Passed this month with unanimous support in both houses of Alaska’s legislature, the critical reform came about thanks to years of work by a coalition of advocates including the Alaska Innocence Project and the Innocence Project. Among other provisions, it provides for state funding in cases where a judge decides that DNA testing could prove innocence and requires the state to preserve biological evidence from crime scenes as long as a defendant is in prison (or for 50 years in unsolved crime).

Congrats to the One-Man Innocence Project, Bill Oberly, director of the Alaska Innocence Project and the folks at The Innocence Project for making this a reality. Now what is the matter with Oklahoma and Massachusetts, the last holdouts?

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Thursday, 27 May 2010

In Death-Penalty Cases, Innocence Has to Matter

Hank Skinner, who is on death row in Texas, had a simple request. Before the state took his life, he wanted to test DNA evidence from the crime scene that could prove he was wrongly convicted. Texas prosecutors, whose love for the death penalty is legendary, refused.

Skinner then sued, claiming that federal civil rights laws gave him a constitutional right to do the testing. A federal appeals court ruled against him. (See TIME's death penalty covers.)

On Monday, the U.S. Supreme Court agreed to hear Skinner's case. That's good news. The Justices should use the case to expand the right to do DNA testing. But Skinner's case also gives the court a chance to confront a disturbing aspect of the nation's approach to the death penalty: the fact that the legal system does not always seem to care whether the people it executes are actually guilty.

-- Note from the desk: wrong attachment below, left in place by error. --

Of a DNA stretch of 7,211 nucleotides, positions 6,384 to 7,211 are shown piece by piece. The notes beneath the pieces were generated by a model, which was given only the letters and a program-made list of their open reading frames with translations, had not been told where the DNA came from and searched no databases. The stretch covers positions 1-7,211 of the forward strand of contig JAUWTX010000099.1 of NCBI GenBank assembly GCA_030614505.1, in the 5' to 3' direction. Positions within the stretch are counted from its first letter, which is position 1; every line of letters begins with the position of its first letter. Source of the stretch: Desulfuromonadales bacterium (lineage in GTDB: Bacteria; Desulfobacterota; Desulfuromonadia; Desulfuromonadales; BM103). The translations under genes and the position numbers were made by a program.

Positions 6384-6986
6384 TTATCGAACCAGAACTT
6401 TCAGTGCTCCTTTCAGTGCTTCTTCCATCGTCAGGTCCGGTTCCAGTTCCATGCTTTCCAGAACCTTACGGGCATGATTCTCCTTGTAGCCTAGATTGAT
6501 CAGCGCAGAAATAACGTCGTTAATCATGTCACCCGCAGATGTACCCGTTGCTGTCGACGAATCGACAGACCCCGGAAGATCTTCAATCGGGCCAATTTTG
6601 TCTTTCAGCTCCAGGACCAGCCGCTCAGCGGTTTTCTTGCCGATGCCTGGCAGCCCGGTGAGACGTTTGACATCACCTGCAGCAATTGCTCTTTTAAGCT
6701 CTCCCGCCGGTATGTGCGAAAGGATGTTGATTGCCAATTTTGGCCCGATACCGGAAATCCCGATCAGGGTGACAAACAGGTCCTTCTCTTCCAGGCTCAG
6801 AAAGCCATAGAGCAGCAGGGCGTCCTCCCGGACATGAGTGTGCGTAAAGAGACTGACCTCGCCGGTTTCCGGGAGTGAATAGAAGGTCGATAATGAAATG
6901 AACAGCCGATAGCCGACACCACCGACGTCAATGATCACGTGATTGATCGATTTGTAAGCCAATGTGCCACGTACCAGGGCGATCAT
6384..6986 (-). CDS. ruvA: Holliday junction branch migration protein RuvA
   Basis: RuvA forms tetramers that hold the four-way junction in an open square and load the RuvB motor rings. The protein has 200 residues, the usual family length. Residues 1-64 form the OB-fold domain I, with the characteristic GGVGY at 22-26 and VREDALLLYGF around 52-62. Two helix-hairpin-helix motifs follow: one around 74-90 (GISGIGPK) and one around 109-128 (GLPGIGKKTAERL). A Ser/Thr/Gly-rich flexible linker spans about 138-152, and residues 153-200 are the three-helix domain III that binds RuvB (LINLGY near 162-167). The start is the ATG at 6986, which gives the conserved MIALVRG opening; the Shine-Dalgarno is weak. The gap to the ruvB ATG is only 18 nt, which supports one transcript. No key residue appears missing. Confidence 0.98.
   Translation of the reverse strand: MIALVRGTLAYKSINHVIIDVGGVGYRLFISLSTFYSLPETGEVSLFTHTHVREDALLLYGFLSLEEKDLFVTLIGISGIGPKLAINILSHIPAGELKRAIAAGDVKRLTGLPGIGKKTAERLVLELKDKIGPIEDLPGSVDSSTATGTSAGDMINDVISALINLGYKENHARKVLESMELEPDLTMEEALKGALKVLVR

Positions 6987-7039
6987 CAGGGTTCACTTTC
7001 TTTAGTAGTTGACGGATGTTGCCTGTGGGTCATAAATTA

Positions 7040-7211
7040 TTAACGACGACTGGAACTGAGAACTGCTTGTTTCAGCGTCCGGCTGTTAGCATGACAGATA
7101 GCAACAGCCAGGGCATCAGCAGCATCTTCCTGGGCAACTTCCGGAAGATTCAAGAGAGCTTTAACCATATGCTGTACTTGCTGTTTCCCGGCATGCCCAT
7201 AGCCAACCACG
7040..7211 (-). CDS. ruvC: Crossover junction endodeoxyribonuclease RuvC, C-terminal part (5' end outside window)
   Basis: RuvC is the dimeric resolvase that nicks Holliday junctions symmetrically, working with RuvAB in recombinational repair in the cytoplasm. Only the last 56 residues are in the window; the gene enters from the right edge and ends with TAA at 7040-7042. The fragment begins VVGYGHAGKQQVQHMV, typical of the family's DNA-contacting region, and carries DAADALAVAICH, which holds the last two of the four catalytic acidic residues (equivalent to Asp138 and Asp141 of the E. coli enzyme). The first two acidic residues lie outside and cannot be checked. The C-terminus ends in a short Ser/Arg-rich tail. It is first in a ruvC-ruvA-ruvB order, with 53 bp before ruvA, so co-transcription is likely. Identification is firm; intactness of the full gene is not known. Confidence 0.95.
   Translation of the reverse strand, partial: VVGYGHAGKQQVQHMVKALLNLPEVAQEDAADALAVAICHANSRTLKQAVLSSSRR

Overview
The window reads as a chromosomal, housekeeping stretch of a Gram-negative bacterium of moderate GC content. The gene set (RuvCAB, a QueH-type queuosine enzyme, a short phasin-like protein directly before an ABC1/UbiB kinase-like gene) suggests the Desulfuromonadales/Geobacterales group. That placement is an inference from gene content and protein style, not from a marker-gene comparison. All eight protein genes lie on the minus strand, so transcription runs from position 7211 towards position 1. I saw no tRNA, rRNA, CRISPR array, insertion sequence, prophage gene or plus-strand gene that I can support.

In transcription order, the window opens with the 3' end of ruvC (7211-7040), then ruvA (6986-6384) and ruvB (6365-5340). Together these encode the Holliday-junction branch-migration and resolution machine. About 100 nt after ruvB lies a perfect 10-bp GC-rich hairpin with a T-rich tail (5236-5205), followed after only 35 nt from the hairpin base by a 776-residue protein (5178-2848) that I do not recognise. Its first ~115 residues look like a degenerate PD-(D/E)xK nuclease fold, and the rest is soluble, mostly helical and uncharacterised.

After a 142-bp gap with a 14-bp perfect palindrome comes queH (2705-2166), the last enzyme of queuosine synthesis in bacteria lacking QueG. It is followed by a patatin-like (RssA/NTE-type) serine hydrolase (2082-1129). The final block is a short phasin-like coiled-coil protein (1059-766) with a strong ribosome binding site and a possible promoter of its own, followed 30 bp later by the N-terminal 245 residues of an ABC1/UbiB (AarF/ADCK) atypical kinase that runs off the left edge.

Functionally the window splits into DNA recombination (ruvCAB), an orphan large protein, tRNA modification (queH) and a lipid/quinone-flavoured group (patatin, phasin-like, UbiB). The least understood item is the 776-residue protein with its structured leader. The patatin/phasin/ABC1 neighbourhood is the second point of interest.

There's no denying the crime Skinner, now 48, was convicted of in 1995 was a vicious one. Skinner's girlfriend and her two mentally challenged sons were stabbed, strangled and bludgeoned to death. But Skinner has always insisted he is innocent. The evidence against him is largely circumstantial, and his lawyers argue that the girlfriend's uncle, who they say had been harassing her that night and acted suspiciously after the crime, was likely the real murderer.

When students from Northwestern University's Medill Innocence Project investigated, they found evidence that raised serious questions about the prosecution's case. A toxicologist who testified for the defense said he had "never known a verdict of the jury to be so at variance with what I believe to be scientific fact."

It's not hard to believe Skinner could have been wrongly convicted. With the rise of DNA evidence, we now know that people are falsely convicted of crimes, including capital crimes, all too often. According to the Death Penalty Information Center, 138 people have been released from death row since 1973 with evidence of innocence. (Read "The Death Penalty: Racist, Classist and Unfair.")

Skinner has tried for 10 years to get access to key pieces of biological evidence — including his girlfriend's rape kit and two knives that may have been used in the killings. After prosecutors turned him down, Skinner sued, arguing that the refusal violated due process and constituted cruel and unusual punishment.(Comment on this story.)